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History's Guide To Making Sure Vampires Don't Rise From The Dead

"One. One blood-thirsty demon from beyond the grave, AH AH AH!”

author

Charlie Haigh

Social Media and Marketing Assistant

clockSep 23 2022, 10:20 UTC
An eerie mist covering an English grave yard with about 50 grave stones, the headstones in the foreground are in the shape of large Cristian crosses, two large winter trees
If that was our home, we'd want out too. Image credit: Gill Copeland / Shutterstock.com

Through one of history’s more morbid games of telephone, the myth of the vampire, and how to contain it, was born. A culmination of medical ignorance and re-interpreted religious practises meant the threat of spooky ghoulies used to be very real – at least in the minds of the public.

Seeking protection against what we now know as ”vampires” may, to us, seem ridiculous and far-fetched but, for centuries, populations around the world have endeavoured to keep these un-dead menaces in the ground.

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So, what does history tell us about how to prevent a vampire uprising?

Scythes and sickles

The burying of a corpse with scythes or sickles was a widespread practice with European origins in the Early Middle Ages. Archaeologists recently uncovered the body of a 17th century woman, buried with a sickle across her neck. Practices like this are a more clear-cut preventative measure (try fighting your way out of a grave with a scythe pinning you across the neck), but there is a more symbolic reason too.

It’s believed that the presence of these weapons worked to satisfy any demons intending to enter the body of the deceased, appeasing the spirits, and preventing them from possessing the body and wreaking havoc on the poor unsuspecting villagers.

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Closely resembling the ancient Greek practice of placing a coin in the corpse's mouth – meant as toll payment for crossing the River Styx – some believe this practice may have been misinterpreted. The discovery of coins in the mouth of exhumed corpses may have led later generations to believe the coins were placed there to ward off demons.

Arithmomania

One of the lesser-known methods of vampire prevention targets the assumption that all vampires, much like Count von Count from Sesame Street, suffer from arithmomania – an expression of obsessive-compulsive disorder (OCD) with an emphasis on counting.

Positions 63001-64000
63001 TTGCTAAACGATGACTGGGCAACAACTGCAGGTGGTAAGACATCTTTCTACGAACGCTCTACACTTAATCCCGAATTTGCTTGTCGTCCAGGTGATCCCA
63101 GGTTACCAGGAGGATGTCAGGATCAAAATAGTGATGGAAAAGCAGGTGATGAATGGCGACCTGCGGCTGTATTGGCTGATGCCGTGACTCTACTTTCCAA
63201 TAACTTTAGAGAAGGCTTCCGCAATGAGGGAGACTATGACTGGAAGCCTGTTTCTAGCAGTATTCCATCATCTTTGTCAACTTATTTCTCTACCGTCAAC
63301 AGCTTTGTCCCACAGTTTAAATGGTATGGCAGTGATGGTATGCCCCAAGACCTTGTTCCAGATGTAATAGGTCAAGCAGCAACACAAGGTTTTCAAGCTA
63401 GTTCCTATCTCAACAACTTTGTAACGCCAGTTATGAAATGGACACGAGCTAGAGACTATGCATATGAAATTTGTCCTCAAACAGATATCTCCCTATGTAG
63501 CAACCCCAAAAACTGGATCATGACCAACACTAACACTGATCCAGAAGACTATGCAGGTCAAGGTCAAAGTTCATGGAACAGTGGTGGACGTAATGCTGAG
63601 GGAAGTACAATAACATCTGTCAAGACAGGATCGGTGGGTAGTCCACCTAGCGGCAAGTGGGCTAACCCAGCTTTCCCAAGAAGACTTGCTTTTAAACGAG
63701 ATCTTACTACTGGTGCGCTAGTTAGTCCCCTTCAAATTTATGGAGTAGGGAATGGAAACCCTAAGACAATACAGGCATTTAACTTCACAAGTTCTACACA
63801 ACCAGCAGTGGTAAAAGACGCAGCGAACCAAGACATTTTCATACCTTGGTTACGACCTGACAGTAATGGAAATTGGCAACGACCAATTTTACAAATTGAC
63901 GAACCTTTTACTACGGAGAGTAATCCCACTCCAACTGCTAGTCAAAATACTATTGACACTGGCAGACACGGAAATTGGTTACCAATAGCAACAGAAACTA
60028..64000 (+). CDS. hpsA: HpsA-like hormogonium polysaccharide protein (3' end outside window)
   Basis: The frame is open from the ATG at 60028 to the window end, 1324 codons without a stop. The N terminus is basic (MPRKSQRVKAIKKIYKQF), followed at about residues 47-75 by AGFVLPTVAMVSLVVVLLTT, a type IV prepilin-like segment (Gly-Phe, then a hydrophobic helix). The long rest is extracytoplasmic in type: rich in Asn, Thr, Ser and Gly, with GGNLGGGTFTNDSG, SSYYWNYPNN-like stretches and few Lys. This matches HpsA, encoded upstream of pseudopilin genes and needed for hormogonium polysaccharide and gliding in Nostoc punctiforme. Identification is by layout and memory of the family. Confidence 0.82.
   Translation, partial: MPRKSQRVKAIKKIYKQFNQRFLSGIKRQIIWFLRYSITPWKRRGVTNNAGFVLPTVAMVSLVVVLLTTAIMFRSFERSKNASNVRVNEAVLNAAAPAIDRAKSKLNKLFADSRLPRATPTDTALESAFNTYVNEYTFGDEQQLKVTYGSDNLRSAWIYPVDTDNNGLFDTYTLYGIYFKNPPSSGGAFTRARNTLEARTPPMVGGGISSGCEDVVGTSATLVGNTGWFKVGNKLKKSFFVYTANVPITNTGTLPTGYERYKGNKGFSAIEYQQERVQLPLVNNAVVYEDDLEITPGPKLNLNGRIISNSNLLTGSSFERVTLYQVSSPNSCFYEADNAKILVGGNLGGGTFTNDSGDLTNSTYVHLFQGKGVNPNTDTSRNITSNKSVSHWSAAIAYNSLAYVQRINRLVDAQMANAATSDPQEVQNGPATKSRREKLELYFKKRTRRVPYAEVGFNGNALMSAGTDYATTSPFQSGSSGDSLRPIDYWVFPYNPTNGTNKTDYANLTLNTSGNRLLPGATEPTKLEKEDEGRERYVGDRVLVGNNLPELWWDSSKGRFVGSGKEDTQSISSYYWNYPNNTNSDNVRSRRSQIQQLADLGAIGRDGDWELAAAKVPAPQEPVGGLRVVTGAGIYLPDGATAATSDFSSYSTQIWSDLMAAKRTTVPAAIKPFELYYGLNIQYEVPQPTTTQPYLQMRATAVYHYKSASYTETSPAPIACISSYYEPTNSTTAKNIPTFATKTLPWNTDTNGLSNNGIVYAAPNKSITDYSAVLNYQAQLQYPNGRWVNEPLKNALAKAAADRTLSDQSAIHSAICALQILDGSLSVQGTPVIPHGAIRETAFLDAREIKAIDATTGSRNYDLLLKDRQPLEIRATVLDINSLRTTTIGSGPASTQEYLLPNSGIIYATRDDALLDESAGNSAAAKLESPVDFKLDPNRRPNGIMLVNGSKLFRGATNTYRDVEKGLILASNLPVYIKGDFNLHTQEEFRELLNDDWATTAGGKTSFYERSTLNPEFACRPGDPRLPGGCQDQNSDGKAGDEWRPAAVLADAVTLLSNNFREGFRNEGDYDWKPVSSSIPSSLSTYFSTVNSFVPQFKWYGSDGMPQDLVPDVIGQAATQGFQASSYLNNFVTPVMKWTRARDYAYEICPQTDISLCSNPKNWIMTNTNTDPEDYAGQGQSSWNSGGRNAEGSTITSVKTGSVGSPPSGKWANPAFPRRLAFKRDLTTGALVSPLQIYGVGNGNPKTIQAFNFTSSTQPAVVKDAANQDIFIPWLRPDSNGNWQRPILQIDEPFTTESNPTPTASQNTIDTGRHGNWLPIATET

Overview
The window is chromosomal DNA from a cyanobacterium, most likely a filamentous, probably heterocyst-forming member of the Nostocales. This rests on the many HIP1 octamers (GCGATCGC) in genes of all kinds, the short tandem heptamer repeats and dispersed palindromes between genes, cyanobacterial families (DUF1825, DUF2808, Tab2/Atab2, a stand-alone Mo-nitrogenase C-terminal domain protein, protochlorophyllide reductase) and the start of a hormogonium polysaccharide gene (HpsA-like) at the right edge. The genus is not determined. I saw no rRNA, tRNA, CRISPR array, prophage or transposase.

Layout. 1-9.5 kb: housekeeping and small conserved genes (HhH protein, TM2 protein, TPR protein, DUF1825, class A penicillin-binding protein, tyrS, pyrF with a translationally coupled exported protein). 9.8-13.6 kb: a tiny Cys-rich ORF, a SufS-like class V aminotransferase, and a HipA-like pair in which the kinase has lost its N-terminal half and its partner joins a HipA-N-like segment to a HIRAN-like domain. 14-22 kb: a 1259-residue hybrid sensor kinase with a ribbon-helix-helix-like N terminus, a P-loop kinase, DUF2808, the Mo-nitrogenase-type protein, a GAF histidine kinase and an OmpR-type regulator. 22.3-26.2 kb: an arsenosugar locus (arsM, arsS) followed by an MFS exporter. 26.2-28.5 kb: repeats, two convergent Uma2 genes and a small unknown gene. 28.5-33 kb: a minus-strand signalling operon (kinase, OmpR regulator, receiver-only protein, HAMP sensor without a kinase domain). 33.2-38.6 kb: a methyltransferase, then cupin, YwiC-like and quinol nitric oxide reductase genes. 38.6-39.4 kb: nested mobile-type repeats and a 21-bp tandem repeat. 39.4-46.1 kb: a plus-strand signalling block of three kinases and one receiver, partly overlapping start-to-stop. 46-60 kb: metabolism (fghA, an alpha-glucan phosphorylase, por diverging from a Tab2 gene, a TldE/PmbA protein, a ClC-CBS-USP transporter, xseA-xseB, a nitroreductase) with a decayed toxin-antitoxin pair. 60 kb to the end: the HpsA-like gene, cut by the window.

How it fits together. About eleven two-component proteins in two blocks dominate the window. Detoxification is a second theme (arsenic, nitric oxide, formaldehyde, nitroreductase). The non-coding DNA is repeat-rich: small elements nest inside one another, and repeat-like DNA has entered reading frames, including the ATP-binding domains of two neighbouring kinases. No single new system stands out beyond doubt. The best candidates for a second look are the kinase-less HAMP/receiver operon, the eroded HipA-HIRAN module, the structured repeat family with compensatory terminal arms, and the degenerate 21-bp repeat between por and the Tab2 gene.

By placing poppy seeds, rice, millet, or sand around the grave, it was believed the risen undead would have to pause and count each piece individually before they could continue on their murderous rampage. 

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Historical evidence of this practice is widespread and relatively common throughout Europe, China, the Indian subcontinent, and South America.

Physical mutilation

The mutilation of suspected vampires post-mortem was common practice in many cultures. Decapitation, cremation, dismemberment, and tendon severing, to name a few, were all thought to hinder the mobility of the undead when they inevitably arose. As was burying the bodies upside down or face down, directing them to dig away from the surface.

These mutilation practices, along with the inclusion of a scythe across the neck, are common ways in which archaeologists are now able to identify an anti-vampire burial.

The role of religion

Catholicism throughout Europe and North America has historically played a significant role in the belief in the supernatural. The public fear of straying from your religious practices and the eternal punishment if you did, perpetuated the idea that individuals could be punished by supernatural beings from beyond the grave.

Religious beliefs paired with medical ignorance led people to interpret natural processes of decomposition as being signs of the devil, and in turn, evidence for the existence of vampires.

The fear of disease, which is thought to be the cause of many vampire-like symptoms, may also have contributed to the societal need for a feeling of protection from what was then unexplainable. 

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The link between the myth of the vampire and religion led to the inclusion of religious practices in the fight against the pesky bloodsuckers. Exorcisms of the deceased’s body were often performed, and concoctions made from their organs that were intended to be drunk by the inflicted to "heal" them. Considering contagious diseases were often the cause of death, this was probably not a smart move.

As the vampire began to make its way onto our screens in the mid-late 19th century, how people perceived the vampire myth began to change. While “vampire” subcultures still exist today, as does the ability to purchase vampire slaying kits, society’s fear seems to have ceased, and people are instead now queuing to get a COVID jab in Dracula’s castle.


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  • tag
  • death,

  • history,

  • vampire,

  • supernatural

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